In my later years I have become an avid reader, and recently a good friend recommended "Churchill" by Paul Johnson. Normally I pick up a book and read a chapter or two, but in the case of this book I read the entire manuscript in three short sessions. That is probably the very best endorsement I can provide any authors’ efforts.
Paul Johnson is an accomplished writer with many fine works to his credit, and the fact that he personally met and talked with Winston Churchill provided a strong insight to Churchill the politician, painter, prolific author, and masterful wordsmith.
Without any desire to spoil your enjoyment of this book let me share a couple of items that caught my eye. Churchill is quoted as saying, “Words are the only things that last forever.”
While dining with a group of government officials and their ladies, Churchill is said to have responded to a lady seated adjacent to him, “Madam, all men are worms, but I am a glow worm.”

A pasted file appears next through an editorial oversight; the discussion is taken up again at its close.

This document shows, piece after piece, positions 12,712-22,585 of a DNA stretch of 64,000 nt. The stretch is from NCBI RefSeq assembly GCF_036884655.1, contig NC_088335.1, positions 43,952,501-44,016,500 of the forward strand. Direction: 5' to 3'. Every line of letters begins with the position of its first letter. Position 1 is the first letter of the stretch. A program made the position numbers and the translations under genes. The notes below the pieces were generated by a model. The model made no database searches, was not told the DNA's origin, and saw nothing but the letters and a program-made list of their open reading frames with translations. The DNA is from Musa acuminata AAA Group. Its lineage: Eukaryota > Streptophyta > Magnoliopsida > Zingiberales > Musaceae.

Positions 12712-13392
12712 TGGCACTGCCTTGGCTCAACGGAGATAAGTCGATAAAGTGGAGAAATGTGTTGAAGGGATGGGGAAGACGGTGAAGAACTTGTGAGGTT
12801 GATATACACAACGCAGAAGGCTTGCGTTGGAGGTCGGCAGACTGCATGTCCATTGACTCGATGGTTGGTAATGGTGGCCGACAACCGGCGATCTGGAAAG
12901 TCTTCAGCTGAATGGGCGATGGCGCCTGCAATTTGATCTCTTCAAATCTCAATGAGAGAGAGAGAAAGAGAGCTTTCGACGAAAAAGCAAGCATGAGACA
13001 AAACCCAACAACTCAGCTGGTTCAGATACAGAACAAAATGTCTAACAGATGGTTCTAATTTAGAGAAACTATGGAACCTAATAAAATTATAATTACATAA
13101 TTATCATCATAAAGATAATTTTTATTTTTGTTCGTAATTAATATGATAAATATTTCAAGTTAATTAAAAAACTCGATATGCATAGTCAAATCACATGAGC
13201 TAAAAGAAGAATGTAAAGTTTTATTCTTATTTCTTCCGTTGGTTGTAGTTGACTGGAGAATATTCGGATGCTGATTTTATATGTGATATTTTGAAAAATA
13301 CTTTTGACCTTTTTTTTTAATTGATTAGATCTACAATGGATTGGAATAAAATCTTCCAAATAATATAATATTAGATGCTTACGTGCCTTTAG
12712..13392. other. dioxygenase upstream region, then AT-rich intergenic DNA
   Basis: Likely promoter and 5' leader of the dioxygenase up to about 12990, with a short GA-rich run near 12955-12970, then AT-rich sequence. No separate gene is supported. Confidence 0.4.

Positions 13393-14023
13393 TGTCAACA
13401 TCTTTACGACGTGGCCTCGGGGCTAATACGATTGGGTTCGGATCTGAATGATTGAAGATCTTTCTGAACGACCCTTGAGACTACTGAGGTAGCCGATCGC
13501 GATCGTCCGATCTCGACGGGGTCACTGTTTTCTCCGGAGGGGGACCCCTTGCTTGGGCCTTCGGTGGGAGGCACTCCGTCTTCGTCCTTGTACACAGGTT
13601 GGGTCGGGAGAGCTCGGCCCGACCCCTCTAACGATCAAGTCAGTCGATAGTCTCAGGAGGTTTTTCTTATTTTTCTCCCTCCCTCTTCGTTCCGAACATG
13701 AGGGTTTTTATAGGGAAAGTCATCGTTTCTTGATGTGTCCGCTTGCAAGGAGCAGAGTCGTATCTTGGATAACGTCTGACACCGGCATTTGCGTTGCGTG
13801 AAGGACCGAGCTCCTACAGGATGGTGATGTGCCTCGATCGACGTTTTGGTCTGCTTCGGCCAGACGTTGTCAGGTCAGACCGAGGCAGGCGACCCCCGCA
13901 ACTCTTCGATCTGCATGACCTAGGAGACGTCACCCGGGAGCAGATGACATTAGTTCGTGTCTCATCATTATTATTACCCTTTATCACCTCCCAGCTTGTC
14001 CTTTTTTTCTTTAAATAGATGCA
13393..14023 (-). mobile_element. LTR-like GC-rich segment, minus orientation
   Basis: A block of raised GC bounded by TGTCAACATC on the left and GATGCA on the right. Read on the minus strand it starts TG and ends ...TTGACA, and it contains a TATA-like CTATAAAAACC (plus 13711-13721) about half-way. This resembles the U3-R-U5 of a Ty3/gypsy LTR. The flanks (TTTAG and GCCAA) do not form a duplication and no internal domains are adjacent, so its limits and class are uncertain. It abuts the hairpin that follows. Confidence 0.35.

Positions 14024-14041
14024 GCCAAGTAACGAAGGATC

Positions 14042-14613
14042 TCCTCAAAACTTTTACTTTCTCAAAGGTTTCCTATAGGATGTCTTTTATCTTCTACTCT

When asked, “Mr. Churchill, sir, to what do you attribute your success in life?” Without a pause or hesitation, he replied, “Conservation of energy. Never stand up when you can sit down, and never sit down when you can lie down.” Unfortunately, that statement is about the only similarity that your Commander has with Winston Churchill, because I have been known for years to avoid strenuous exercise at all cost.
I wonder just how many of our youth know anything about this great political figure and leader whose influences were vast and significant in changing the course of world events over a long period of time. One wonders just what our world would look like today had there been no Winston Churchill. Just consider the degree of influence Churchill gave to restrain Joseph Stalin’s goals during the closing days of World War II when President Franklin D. Roosevelt was in failing health.
Your Commander finds it most interesting to learn from historical writings the degree that one individual can impact world events. I highly recommend you get to your local library and pick up a copy of "Churchill" by Paul Johnson. This is a rewarding, and enlightening read.